At Woodside, we strive to create a safe place to take risks and to learn from mistakes.
Risk-taking involves putting oneself in the position of potentially losing something or “failing” in order to achieve a goal. Teachers can incorporate risk-taking into the curriculum to create a culture where students feel safe -- a culture where mistakes can be celebrated. Doing so encourages students to experiment and persevere even when they fail. Teachers know that it is important to honor the struggle; we also know that challenges make our brains grow.
At home, you can create an environment where it is ok to make mistakes, allow children the space and time to figure out how to manage themselves with your support so that they can become independent, competent, and confident.
JANUARY: Empathy & Peace
With the support and modeling of teachers, Empathy is a skill that can be learned and mastered. Through getting to know each other in a classroom community or by discussing a character in a book, we can ask students to put themselves in another’s shoes; we can ask students to shift away from their perspective and step into how the world might look from someone else’s.
As we learn to be empathetic it may take patience. While practicing patience we provide tools such as breathing techniques and mindfulness practices, which support students in this skill and build peace both in oneself and within the group. Asking students to develop empathy and learn to perspective shift builds tolerance and leads to a peaceful environment and school community.
At home, providing feedback and asking process questions such as “How do you think that person might feel…” or “How would that make you feel if…” as your child experiences their own or others’ conflict, or even when discussing what a character has experienced in a book or TV show allows the entire household to practice empathy and compassion.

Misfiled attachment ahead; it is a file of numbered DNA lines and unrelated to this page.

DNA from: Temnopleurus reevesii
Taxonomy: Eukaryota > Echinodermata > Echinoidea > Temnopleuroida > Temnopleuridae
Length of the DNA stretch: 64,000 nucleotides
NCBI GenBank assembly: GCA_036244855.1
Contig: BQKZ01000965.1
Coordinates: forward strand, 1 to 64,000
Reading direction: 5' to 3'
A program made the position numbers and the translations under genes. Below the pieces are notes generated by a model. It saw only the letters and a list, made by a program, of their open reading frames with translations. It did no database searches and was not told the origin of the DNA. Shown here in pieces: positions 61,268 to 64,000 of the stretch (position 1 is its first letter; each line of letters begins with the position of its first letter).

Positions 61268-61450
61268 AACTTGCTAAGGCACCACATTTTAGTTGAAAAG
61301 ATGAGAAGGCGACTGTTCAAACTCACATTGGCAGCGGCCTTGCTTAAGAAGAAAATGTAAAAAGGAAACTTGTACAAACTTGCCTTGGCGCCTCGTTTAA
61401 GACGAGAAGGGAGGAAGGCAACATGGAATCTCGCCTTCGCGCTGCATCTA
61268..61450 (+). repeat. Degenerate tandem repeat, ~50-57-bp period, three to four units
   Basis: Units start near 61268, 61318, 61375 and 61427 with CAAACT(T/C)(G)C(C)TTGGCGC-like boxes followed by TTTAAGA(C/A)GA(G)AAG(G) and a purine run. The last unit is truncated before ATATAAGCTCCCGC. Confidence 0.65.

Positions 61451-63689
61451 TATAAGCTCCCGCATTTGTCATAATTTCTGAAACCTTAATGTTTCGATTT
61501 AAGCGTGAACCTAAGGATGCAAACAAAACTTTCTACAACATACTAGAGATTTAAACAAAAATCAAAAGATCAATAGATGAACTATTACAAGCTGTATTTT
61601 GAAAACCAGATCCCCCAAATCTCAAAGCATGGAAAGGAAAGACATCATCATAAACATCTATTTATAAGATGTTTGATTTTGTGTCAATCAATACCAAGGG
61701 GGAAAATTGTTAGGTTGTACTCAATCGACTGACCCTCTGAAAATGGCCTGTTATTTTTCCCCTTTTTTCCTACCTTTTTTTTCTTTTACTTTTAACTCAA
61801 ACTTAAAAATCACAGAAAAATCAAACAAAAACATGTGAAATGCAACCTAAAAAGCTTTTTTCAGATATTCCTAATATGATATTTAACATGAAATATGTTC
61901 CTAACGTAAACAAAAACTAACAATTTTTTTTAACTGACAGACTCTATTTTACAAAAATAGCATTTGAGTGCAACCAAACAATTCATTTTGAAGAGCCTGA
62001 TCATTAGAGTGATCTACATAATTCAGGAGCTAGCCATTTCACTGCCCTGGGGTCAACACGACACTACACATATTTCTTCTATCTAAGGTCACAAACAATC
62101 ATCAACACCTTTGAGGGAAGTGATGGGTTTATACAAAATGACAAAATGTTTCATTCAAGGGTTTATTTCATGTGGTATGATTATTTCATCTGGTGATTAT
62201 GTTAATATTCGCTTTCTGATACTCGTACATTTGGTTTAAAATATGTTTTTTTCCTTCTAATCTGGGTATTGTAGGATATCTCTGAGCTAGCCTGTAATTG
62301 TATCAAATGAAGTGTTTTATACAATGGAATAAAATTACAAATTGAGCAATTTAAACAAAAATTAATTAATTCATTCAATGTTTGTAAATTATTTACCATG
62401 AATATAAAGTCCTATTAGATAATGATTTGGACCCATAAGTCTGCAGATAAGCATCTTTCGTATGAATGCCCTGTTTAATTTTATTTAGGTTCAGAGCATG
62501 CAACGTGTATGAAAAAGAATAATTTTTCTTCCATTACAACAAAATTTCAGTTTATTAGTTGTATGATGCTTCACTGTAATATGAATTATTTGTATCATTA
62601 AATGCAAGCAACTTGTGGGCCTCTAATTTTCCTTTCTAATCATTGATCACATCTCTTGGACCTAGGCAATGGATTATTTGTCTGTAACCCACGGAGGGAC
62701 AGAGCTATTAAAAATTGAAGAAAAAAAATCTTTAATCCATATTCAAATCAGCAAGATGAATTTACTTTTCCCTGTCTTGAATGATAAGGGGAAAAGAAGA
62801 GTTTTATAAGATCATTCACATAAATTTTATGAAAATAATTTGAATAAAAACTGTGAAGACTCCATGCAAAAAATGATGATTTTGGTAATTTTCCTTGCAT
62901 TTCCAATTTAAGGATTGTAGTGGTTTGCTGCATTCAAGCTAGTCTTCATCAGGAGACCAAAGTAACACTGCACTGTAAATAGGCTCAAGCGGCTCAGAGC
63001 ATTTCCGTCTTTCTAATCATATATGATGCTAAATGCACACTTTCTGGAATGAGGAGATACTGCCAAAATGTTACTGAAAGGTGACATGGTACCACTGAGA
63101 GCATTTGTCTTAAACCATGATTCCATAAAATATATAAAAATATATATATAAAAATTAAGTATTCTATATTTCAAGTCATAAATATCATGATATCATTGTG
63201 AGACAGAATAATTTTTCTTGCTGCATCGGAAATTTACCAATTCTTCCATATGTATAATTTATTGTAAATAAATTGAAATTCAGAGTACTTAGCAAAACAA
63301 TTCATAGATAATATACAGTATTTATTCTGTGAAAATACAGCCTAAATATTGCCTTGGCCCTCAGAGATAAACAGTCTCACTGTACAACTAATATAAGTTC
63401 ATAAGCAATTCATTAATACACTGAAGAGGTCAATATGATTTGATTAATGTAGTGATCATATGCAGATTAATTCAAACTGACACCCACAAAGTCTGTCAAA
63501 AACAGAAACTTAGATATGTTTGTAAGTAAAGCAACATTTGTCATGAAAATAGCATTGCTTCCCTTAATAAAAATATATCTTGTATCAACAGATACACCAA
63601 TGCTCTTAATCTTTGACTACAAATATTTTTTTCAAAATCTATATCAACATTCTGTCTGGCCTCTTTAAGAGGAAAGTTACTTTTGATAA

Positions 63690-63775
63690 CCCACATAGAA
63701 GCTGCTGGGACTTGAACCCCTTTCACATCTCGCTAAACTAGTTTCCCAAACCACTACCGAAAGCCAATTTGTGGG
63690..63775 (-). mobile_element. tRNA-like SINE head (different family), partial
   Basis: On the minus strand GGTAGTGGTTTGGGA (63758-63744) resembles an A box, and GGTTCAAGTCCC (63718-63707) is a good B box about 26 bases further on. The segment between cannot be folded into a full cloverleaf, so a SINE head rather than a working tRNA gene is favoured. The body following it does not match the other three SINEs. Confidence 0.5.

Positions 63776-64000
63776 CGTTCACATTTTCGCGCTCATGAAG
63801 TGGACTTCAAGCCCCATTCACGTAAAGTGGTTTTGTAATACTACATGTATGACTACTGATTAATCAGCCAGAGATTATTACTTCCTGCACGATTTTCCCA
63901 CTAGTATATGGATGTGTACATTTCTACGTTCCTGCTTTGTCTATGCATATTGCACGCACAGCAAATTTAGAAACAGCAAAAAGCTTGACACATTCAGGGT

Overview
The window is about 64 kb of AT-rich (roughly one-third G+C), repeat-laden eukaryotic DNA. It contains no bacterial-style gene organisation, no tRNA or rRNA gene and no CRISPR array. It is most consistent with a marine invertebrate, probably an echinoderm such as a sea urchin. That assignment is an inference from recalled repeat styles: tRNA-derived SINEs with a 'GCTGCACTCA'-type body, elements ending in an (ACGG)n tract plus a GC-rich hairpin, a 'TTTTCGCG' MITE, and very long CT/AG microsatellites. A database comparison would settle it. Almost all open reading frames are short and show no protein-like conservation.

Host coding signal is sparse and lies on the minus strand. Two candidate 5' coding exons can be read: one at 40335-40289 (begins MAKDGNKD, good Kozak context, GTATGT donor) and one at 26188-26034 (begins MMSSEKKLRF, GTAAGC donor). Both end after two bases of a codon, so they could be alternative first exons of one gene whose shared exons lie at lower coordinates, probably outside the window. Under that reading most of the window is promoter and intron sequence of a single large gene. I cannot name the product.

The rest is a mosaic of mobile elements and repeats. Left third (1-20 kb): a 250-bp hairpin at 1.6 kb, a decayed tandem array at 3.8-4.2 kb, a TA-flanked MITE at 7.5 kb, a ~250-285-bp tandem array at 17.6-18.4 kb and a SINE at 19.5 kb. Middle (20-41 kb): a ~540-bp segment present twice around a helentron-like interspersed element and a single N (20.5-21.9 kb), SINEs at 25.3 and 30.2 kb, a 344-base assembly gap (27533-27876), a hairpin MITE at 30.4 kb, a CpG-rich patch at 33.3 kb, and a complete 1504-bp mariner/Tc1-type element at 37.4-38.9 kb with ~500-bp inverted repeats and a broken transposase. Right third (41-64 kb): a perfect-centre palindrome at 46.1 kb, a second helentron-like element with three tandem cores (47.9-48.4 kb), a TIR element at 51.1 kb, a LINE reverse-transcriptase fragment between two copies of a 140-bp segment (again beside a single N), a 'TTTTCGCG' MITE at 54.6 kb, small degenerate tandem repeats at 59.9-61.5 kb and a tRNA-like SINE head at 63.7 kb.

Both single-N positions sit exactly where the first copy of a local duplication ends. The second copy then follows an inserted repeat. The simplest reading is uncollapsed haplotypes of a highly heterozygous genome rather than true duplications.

FEBRUARY: Respect, Conflict Resolution
Teaching respect in the classroom helps students succeed. Teachers can promote respectful behavior by having clear expectations and expecting students to rise to meet the challenge of being their best selves, and students are able to feel safe in the predictable environment. Having an environment that promotes respect for the teacher and classroom makes it easy for children to follow suit; they treat each other respectfully and respond to direction and instruction in a positive way. In effect, distractions and behavioral disruptions are lessened and all students are more likely to succeed in academics. Self-respect is also critical to our students. Teaching self-respect to children fosters self-confidence, promotes the ability to reach potential and to make worthwhile contributions to society.
When students respect themselves and others they are more likely to be able to deal with conflict. Teachers and staff can support students as they learn to navigate conflicts that happen both in and out of the class by promoting the use of “I messages” and a discussion that leads to a “win-win” solution.